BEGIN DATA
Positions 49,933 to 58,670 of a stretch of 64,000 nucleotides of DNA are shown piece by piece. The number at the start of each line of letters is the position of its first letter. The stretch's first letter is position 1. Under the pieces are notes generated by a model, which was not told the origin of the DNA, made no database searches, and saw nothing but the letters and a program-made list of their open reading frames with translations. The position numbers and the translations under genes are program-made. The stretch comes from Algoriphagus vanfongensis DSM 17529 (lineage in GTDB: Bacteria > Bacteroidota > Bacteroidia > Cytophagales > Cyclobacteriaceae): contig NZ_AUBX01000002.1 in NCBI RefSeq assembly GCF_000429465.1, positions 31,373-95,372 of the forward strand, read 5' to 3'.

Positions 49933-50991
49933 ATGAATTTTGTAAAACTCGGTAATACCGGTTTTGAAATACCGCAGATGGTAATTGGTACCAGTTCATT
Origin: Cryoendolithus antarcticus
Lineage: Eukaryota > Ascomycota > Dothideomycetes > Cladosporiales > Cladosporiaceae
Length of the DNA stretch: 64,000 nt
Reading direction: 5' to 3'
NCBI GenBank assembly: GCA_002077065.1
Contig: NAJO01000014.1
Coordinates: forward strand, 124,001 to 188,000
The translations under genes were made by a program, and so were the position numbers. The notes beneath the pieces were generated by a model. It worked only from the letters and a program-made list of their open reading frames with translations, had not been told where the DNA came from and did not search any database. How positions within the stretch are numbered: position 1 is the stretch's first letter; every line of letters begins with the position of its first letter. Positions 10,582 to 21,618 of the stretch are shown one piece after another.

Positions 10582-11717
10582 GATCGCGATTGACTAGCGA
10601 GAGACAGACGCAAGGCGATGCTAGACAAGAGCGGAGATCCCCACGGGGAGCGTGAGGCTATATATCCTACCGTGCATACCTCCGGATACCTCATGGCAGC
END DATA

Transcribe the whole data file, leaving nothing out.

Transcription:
Positions 49,933 to 58,670 of a stretch of 64,000 nucleotides of DNA are shown piece by piece. The number at the start of each line of letters is the position of its first letter. The stretch's first letter is position 1. Under the pieces are notes generated by a model, which was not told the origin of the DNA, made no database searches, and saw nothing but the letters and a program-made list of their open reading frames with translations. The position numbers and the translations under genes are program-made. The stretch comes from Algoriphagus vanfongensis DSM 17529 (lineage in GTDB: Bacteria > Bacteroidota > Bacteroidia > Cytophagales > Cyclobacteriaceae): contig NZ_AUBX01000002.1 in NCBI RefSeq assembly GCF_000429465.1, positions 31,373-95,372 of the forward strand, read 5' to 3'.

Positions 49933-50991
49933 ATGAATTTTGTAAAACTCGGTAATACCGGTTTTGAAATACCGCAGATGGTAATTGGTACCAGTTCATT
Origin: Cryoendolithus antarcticus
Lineage: Eukaryota > Ascomycota > Dothideomycetes > Cladosporiales > Cladosporiaceae
Length of the DNA stretch: 64,000 nt
Reading direction: 5' to 3'
NCBI GenBank assembly: GCA_002077065.1
Contig: NAJO01000014.1
Coordinates: forward strand, 124,001 to 188,000
The translations under genes were made by a program, and so were the position numbers. The notes beneath the pieces were generated by a model. It worked only from the letters and a program-made list of their open reading frames with translations, had not been told where the DNA came from and did not search any database. How positions within the stretch are numbered: position 1 is the stretch's first letter; every line of letters begins with the position of its first letter. Positions 10,582 to 21,618 of the stretch are shown one piece after another.

Positions 10582-11717
10582 GATCGCGATTGACTAGCGA
10601 GAGACAGACGCAAGGCGATGCTAGACAAGAGCGGAGATCCCCACGGGGAGCGTGAGGCTATATATCCTACCGTGCATACCTCCGGATACCTCATGGCAGC